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Washington State University

WSU Tri-Cities BSN student Mikaela Thepvongsa named a Woman of Distinction

Mikaela Thepvongsa, a College of Nursing student at WSU Tri-Cities, was named one of five Women of Distinction for her contributions to the campus and the community.

“These individuals exhibit exceptional leadership in their discipline or area of expertise, serve as role models and mentors to other women, advocate for positive social change and demonstrate a commitment to the missions of WSU Tri-Cities,” the campus said in announcing the five winners for 2021.

Thepvongsa, who is pursuing a BSN after earning a bachelor’s degree in psychology from WSU Pullman, is president of Crimson Scrubs and is liaison officer to the WSU system in the Disabled Students and Allies Club of WSU Tri-Cities.

As a deaf student, Mikaela uses her own experiences to continually advocate for individuals with disabilities. Additionally, she has served at hospitals, Safe Harbor’s My Friend’s Place, food banks and churches.

(Story courtesy of Maegan Murray, WSU Tri-Cities).

Mikaela Thepvongsa

DNP student receives scholarship and publication in journal

Robert Spence, a Doctor of Nursing Practice student at WSU Vancouver, was awarded a scholarship and publication of his research in the Asian/Pacific Island Nursing Journal.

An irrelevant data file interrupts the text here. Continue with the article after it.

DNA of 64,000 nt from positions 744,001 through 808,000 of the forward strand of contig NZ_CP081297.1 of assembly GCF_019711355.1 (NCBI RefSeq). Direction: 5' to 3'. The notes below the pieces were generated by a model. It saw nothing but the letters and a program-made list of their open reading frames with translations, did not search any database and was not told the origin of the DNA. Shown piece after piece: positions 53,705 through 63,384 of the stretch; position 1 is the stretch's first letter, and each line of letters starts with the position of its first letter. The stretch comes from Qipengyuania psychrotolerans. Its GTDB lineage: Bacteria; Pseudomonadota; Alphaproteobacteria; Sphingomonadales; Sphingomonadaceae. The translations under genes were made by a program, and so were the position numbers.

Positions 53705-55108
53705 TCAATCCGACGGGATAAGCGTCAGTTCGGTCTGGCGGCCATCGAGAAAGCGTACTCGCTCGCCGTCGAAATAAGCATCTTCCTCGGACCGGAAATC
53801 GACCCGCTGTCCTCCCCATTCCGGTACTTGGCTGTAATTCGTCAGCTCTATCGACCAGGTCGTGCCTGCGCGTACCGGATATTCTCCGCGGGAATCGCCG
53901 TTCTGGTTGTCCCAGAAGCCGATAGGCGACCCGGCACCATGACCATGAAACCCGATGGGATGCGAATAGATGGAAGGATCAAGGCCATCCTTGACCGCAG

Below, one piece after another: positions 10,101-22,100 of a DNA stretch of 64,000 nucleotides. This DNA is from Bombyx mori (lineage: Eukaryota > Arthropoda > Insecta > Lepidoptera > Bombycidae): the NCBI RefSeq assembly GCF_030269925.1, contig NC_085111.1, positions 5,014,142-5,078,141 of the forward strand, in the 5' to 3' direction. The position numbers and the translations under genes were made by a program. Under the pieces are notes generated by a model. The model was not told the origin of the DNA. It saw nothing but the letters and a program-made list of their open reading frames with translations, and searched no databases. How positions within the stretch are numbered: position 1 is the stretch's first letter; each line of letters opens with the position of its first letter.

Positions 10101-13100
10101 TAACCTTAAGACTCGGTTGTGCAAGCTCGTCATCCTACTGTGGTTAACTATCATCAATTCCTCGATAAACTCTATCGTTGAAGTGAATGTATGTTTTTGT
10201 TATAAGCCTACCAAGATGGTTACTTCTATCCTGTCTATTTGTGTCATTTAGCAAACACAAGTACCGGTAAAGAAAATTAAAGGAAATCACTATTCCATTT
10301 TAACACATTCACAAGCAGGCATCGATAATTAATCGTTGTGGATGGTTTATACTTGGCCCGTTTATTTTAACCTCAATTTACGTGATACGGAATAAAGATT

Spence’s research, “Gaining entrée into a Micronesian Islander-based community organization through culturally responsive team building and reflection,” was lauded by editors for the quality of his writing, significance and originality, among other attributes.

Spence was mentored in the project by Assistant Professor Connie K.Y. Nguyen-Truong. The other members of the research team were Jacqueline Leung and Shelly Geil.

portrait of Rob Spence

Coug Nurses take top spots in Three Minute Thesis competition

College of Nursing students were awarded first and third place in Washington State University’s Three Minute Thesis competition on March 24.

Grant Ely, a PhD student, took first place for his presentation on the importance of developing a national nursing curriculum to improve skills and emotional readiness for work, thus decreasing stress and burnout.

Robert Spence, a DNP student, represented WSU Vancouver, and presented his work developing a toolkit for Micronesian Islander families to increase access to early-childhood learning opportunities. He is the first Doctor of Nursing Practice student to participate in the Three Minute Thesis competition.

Three Minute Thesis is a global research communication competition developed by the University of Queensland. Doctoral students have three minutes to present a compelling oration of their thesis and its significance to a non-specialist audience.